With the onslaught of World War II, Dali and Gala moved to California. There, Helena Rubinstein and Billy Rose, among others, commissioned paintings. In addition to his film work, Dali published The Secret Life of Salvador Dali and his first novel, Hidden Faces, neither of which were hailed by most critics. One exception was B. D. Wolfe, writing in the New York Herald Tribune, who found it "impossible not to admire this painter as writer."

The explosion of the atomic bomb affected Dali deeply with what he termed a "great fear." Characteristic of this new awareness of the power of science and scientific ideas is Exploding Raphaelesque Head, which he painted in 1951. After the war, Dali returned to Spain, soon making another unexpected turnaround: he dedicated himself to strict Catholicism and began producing work for the church. Dali took on traditional New Testament subjects in his religious paintings, convinced, according to his own statements, that he had mystical abilities. The best known of his early 1950s paintings, Christ of St. John of the Cross (1951) and Crucifixion (1954), display a different perspective that hints of this otherworldly element. At the same time, Dali continued to experiment with more hallucinatory material in other canvases of the period.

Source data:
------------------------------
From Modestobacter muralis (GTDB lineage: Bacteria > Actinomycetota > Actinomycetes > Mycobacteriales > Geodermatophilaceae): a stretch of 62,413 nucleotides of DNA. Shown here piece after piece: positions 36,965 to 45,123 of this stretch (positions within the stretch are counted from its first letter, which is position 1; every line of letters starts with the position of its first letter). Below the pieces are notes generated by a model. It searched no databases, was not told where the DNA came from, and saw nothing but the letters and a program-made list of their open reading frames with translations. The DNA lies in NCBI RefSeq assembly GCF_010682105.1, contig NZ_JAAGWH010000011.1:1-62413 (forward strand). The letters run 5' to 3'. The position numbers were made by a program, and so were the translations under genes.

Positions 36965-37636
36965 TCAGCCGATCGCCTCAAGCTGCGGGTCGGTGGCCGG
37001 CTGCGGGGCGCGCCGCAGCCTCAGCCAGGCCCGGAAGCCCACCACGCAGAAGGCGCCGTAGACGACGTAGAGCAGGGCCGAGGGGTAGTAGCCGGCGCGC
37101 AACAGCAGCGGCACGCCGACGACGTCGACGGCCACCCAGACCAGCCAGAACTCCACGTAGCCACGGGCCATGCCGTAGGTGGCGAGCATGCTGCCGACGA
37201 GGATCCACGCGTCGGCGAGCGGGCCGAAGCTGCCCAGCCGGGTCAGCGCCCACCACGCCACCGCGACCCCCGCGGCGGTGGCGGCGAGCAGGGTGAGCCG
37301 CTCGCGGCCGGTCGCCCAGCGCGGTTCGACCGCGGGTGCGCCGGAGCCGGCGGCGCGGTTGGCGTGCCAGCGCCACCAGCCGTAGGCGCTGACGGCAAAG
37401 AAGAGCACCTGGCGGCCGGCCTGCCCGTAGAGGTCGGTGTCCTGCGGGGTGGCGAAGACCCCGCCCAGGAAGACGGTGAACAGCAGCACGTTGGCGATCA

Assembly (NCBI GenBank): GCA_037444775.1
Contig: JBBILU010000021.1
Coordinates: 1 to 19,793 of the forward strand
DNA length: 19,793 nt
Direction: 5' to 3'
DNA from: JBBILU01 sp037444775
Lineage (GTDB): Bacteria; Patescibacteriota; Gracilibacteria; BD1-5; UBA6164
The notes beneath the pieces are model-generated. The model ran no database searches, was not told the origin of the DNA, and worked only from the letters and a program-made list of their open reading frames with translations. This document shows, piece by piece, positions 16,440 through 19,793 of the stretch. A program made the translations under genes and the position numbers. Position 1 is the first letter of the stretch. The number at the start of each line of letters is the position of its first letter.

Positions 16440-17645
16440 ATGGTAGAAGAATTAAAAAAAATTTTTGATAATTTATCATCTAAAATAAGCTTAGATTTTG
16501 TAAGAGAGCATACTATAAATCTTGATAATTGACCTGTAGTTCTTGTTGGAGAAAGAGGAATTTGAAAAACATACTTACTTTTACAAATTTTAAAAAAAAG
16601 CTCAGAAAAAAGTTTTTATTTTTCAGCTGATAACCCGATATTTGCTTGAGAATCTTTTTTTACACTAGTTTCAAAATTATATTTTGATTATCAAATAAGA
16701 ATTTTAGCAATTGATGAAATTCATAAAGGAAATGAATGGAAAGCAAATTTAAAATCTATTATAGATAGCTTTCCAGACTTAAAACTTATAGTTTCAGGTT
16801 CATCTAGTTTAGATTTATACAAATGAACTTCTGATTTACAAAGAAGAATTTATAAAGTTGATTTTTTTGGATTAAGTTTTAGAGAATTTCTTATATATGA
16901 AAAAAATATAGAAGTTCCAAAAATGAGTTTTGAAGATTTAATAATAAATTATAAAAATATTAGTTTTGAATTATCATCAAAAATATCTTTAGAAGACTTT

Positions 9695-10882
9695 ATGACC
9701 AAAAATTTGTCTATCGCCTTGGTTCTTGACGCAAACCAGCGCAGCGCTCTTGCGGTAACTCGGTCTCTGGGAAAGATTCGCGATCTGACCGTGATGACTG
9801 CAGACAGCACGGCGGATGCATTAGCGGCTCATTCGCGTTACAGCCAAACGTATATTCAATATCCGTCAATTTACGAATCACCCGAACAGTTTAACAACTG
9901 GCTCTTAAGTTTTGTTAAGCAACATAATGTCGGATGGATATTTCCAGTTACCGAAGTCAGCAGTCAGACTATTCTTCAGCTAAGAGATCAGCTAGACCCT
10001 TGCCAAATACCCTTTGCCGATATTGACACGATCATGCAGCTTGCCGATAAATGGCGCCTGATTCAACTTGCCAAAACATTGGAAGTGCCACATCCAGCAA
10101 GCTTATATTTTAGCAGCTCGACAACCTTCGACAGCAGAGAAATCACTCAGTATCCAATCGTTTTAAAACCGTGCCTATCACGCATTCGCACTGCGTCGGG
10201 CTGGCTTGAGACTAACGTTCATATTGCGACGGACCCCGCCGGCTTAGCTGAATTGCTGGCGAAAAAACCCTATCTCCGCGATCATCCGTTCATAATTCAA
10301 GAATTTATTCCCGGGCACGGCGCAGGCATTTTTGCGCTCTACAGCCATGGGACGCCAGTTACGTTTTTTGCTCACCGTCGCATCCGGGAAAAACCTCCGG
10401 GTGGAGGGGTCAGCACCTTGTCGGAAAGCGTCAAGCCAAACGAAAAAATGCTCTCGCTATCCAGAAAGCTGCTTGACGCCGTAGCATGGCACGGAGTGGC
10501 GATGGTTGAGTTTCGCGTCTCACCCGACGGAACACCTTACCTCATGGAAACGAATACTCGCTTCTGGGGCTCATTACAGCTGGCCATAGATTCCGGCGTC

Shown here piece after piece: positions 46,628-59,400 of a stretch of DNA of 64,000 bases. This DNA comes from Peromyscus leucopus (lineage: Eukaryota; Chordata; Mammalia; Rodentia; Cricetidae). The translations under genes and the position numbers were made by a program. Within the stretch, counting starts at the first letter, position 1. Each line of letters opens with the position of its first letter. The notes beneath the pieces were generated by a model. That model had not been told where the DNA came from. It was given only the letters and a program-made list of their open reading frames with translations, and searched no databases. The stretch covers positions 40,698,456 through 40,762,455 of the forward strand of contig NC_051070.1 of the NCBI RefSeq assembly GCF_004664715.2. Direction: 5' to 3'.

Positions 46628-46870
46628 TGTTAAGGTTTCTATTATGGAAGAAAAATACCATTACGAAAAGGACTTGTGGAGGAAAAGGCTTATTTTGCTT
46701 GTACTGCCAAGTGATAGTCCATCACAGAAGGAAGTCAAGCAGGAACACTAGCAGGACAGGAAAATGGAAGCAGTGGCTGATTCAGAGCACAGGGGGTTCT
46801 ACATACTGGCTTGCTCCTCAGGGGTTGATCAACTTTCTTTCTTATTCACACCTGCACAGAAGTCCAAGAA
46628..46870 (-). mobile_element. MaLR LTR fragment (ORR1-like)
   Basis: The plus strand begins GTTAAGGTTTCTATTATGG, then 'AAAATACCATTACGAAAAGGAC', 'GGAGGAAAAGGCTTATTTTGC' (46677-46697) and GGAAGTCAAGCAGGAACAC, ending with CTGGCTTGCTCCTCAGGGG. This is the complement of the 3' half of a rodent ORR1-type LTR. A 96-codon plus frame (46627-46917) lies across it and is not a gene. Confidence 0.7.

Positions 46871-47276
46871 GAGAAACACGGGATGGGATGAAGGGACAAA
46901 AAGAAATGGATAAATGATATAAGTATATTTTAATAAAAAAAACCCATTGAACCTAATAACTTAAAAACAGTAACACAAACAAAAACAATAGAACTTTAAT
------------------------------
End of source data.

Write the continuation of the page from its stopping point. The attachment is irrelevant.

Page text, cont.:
Dali's obsession with science continued, with works such as Sistine Madonna (1958) which shows the double image of a woman and an ear, both composed of particles. A 1963 canvas titled Portrait of My Dead Brother shows a grainy image blown-up to form a series of dots. Stereoscopy and holography, both methods for making three-dimensional images, captured his imagination as well. He carried on his experimentation into the next two decades.

By the late 1960s, Parkinson's Disease had begun to hamper Dali's work, but his personality had so thoroughly captured the public's imagination that he continued to exert influence, if only as a source from which to copy ideas. Financial and strategic blunders resulted in many scandals during the late 1970s, the worst of which was his reported signing of thousands of sheets of blank paper, falsely rendering anything later added to the paper a Dali lithograph. It was later estimated that collectors had spent at least $750 million on phony Dali prints between 1980 and 1989.

Gala's death in 1982 plummeted Dali into a severe depression; he had to be force-fed through a tube and remained reclusive. In 1984 an electrical fire nearly cost him his own life. Finally, he settled in Torre Galatea, a castle in Figueras, where he was nursed twenty-four hours a day until his death on January 23, 1989. He left his hefty estate to the Catalan government, the Spanish state, and the Dali Museum. Dali's remains, entombed under a glass dome, were embalmed to last 300 years.

Ë%86ˆ© Biography Resource Center, 2001 Gale Group